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Household environmental tobacco smoke and risks of asthma, wheeze and bronchitic symptoms among children in Taiwan
Respiratory Research volume 11, Article number: 11 (2010)
Although studies show that maternal smoking during pregnancy increases the risks of respiratory outcomes in childhood, evidence concerning the effects of household environmental tobacco smoke (ETS) exposure remains inconsistent.
We conducted a population-based study comprised of 5,019 seventh and eighth-grade children in 14 Taiwanese communities. Questionnaire responses by parents were used to ascertain children's exposure and disease status. Logistic regression models were fitted to estimate the effects of ETS exposures on the prevalence of asthma, wheeze, and bronchitic symptoms.
The lifetime prevalence of wheeze was 11.6% and physician-diagnosed asthma was 7.5% in our population. After adjustment for potential confounders, in utero exposure showed the strongest effect on all respiratory outcomes. Current household ETS exposure was significantly associated with increased prevalence of active asthma, ever wheeze, wheeze with nighttime awakening, and bronchitis. Maternal smoking was associated with the increased prevalence of a wide range of wheeze subcategories, serious asthma, and chronic cough, but paternal smoking had no significant effects. Although maternal smoking alone and paternal smoking alone were not independently associated with respiratory outcomes, joint exposure appeared to increase the effects. Furthermore, joint exposure to parental smoking showed a significant effect on early-onset asthma (OR, 2.01; 95% CI, 1.00-4.02), but did not show a significant effect on late-onset asthma (OR, 1.17; 95% CI, 0.36-3.87).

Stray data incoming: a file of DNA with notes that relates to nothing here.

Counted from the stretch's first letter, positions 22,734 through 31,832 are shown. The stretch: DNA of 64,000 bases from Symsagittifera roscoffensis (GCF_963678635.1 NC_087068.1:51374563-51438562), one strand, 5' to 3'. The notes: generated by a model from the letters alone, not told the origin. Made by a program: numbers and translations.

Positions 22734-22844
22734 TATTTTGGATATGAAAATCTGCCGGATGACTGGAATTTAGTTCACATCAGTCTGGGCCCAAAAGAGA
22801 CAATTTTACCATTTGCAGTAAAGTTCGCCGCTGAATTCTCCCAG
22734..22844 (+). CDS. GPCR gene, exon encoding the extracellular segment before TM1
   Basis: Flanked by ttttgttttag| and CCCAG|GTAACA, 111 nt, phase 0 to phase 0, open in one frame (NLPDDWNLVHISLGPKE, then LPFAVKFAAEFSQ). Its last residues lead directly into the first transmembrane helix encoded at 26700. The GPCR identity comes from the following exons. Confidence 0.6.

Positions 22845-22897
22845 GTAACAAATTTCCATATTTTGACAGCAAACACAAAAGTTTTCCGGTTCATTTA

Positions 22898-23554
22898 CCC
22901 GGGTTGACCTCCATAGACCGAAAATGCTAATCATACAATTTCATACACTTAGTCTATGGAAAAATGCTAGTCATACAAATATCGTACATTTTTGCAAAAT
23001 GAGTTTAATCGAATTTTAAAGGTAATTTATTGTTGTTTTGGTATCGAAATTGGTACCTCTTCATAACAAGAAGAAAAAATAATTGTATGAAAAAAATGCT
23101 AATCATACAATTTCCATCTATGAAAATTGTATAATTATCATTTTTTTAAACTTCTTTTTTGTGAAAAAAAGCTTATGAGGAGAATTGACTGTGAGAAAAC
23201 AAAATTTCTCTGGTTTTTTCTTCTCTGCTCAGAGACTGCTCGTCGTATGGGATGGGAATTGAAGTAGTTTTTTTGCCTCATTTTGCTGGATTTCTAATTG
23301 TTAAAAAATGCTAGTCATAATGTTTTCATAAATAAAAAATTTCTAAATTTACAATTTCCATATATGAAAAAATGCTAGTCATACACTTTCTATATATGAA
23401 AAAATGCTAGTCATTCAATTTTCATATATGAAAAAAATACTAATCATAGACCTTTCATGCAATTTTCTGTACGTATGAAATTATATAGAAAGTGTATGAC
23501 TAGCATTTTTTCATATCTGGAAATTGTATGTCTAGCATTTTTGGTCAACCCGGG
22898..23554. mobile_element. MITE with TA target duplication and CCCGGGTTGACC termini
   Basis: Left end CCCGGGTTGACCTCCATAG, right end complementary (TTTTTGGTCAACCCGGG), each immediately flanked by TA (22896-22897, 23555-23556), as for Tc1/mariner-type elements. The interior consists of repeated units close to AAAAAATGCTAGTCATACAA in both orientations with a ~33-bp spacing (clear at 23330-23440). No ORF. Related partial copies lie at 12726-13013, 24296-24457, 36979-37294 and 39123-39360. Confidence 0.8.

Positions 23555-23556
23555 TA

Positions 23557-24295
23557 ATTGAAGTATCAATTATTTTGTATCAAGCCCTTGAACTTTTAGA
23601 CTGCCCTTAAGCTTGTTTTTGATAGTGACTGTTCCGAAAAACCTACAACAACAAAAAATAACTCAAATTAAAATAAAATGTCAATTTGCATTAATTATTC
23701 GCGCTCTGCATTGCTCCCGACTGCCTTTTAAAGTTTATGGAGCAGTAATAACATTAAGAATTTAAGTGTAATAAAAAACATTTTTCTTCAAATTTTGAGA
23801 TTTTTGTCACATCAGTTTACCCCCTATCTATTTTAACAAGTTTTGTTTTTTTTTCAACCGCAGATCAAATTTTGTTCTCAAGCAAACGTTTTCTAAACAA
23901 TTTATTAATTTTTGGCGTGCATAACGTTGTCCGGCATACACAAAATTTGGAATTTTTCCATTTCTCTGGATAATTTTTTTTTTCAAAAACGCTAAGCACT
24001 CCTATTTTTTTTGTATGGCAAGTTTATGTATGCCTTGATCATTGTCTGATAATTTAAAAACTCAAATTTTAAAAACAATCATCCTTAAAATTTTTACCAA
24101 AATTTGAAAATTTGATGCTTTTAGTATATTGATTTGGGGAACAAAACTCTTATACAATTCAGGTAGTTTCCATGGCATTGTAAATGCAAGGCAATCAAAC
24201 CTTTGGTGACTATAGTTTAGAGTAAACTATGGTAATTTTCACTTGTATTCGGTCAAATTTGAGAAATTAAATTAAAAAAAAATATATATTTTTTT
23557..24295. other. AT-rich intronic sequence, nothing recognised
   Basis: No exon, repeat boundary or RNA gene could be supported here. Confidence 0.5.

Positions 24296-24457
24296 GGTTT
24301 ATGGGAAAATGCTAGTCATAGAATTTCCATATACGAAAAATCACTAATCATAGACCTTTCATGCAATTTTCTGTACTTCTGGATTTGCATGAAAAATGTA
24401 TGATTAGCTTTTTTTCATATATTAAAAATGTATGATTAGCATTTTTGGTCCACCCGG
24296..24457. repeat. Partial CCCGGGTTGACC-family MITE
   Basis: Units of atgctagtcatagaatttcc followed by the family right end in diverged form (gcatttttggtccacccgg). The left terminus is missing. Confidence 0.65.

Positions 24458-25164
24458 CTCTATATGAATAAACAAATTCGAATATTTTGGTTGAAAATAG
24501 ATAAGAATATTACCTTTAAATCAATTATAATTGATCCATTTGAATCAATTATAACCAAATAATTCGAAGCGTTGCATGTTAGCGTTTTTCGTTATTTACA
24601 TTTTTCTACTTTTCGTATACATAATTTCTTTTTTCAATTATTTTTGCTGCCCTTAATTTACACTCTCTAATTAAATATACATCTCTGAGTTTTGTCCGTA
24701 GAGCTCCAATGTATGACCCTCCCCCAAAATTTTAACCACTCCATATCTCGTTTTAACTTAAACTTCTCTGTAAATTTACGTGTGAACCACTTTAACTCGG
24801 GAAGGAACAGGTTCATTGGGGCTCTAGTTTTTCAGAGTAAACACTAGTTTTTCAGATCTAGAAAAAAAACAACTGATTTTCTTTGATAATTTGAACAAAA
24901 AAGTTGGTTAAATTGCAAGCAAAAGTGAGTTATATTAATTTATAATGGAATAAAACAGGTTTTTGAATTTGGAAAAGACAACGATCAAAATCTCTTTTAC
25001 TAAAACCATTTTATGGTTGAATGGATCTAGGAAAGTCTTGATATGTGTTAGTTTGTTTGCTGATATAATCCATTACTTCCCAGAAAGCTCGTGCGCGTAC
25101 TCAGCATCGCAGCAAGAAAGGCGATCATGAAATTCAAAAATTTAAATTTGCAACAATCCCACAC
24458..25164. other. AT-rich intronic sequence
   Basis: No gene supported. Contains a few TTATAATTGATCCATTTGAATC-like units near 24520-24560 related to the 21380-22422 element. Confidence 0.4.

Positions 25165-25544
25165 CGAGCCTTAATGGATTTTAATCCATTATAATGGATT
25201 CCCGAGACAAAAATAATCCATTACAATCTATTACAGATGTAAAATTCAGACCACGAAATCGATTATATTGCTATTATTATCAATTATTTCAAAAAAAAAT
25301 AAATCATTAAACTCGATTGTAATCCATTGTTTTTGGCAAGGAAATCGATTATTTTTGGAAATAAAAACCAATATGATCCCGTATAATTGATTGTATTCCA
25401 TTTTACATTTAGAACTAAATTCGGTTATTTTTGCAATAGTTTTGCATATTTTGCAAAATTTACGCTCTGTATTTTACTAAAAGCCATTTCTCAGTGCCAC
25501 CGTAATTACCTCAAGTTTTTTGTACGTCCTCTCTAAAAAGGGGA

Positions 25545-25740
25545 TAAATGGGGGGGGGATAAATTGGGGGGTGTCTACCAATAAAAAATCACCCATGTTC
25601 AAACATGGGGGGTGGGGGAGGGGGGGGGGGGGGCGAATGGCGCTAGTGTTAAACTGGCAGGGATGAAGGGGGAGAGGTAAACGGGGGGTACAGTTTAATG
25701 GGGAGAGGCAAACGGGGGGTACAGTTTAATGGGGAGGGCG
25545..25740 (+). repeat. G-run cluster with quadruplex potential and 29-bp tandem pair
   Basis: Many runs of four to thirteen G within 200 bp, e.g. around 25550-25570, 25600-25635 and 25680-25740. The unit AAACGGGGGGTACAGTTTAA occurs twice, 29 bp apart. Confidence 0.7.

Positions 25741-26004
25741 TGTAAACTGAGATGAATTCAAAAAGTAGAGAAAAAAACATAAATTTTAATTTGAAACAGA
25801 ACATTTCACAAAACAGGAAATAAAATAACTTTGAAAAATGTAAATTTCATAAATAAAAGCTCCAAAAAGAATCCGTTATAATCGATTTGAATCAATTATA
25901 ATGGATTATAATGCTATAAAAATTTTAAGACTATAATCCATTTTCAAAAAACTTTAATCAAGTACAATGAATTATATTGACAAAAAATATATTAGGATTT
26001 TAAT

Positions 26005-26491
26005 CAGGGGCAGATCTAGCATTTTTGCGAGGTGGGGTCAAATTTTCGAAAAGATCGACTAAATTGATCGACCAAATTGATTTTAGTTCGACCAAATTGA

We concluded that prenatal and household ETS exposure had significant adverse effects on respiratory health in Taiwanese children.
The reported prevalence of childhood asthma/wheeze is increasing around the world [1–4]. The changing pattern of these diseases has not been fully explained, in part because of an incomplete understanding of its pathogenesis. The change has been too rapid to be accounted for by changes in gene frequencies. It is also unlikely that it can be totally accounted for by changes in either clinical diagnostic patterns or increased recognition of respiratory symptoms by the general population . This shift does, however, suggest a role for environmental exposures in the etiology of this evolving epidemic .